For the first time a research team at Charité – Universitätsmedizin Berlin and Universitätsklinik Freiburg succeeded in documenting how the immune system can counteract the advancement of Alzheimer disease. Within the scope of their neuroscience paper they showed that macrophages play a key role in this context. Furthermore, they were able to demonstrate how chemokines mediate the defense process. The results of the study have now been published in the Journal of Neuroscience.
Prof Josef Priller, Director of Neuropsychiatry at Campus Charité Mitte, is head of the research team. The paper was sponsored by the German Federal Ministry of Education and Research and the German Research Foundation. For 10 years now the scientists have been investigating the exact role of macrophages in neurodegenerative diseases. "Macrophages can reduce harmful deposits in the brain that are the cause of Alzheimer's disease," Prof Priller explains.
In an animal model the research team was now able to show which certain subset of macrophages is responsible for reduction of the deposits. Contrary to earlier academic opinion, this defense reaction cannot be handled by the immune cells of the brain, the microglia, because they themselves are damaged by the pathological process. Instead, specialized bone marrow-derived macrophages are activated and directed into the brain to remove the toxic deposits. The carrier cells receive the command to specialize and infiltrate the brain in the form of certain cell-signaling proteins. The researchers managed to identify a specific chemokine for the first time.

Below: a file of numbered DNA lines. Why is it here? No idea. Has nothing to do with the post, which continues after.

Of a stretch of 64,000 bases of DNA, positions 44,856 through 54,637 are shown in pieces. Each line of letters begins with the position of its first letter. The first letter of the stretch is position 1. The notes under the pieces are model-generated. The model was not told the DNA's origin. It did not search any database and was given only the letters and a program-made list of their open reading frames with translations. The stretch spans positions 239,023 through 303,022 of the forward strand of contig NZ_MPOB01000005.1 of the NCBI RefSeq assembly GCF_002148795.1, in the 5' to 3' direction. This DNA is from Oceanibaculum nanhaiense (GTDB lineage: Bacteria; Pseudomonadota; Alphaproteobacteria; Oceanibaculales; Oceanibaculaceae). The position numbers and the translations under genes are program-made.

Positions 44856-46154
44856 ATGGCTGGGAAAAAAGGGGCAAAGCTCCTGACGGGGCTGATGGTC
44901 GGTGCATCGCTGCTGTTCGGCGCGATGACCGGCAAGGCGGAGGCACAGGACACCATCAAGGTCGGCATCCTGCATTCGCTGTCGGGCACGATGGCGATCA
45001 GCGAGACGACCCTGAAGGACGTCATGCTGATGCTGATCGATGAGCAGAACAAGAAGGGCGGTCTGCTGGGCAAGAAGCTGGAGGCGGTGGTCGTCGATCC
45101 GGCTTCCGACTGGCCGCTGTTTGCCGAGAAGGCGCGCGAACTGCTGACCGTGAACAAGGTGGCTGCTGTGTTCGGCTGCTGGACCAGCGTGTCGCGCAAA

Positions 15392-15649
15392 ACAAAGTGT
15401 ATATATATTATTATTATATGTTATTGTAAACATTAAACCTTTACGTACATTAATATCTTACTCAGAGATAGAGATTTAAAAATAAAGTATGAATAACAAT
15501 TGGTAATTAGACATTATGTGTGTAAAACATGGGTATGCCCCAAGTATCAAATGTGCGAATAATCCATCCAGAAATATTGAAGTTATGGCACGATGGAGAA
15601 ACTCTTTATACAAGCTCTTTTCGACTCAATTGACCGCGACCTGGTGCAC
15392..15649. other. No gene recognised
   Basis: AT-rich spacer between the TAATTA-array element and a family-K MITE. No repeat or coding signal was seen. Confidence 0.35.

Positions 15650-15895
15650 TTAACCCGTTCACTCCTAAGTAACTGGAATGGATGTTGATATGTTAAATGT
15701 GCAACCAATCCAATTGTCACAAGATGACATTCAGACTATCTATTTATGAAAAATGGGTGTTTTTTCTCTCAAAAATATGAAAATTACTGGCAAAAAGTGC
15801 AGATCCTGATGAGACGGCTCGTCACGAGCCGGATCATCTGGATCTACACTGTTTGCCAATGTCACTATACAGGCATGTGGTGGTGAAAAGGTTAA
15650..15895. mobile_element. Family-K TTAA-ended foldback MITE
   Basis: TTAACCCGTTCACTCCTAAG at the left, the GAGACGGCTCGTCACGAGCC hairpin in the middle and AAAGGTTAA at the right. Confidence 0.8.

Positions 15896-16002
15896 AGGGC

This results in a completely new treatment approach for Alzheimer disease. "In future we hope to be able to systematically introduce specialized scavenger cells to the brain and thus speed up the reduction of Alzheimer's disease deposits," says Prof Priller. The researchers are confident that they have found the approach for a cell-based therapy with relatively few side effects.
Source: News Release
Charité - Universitätsmedizin Berlin
August 16, 2011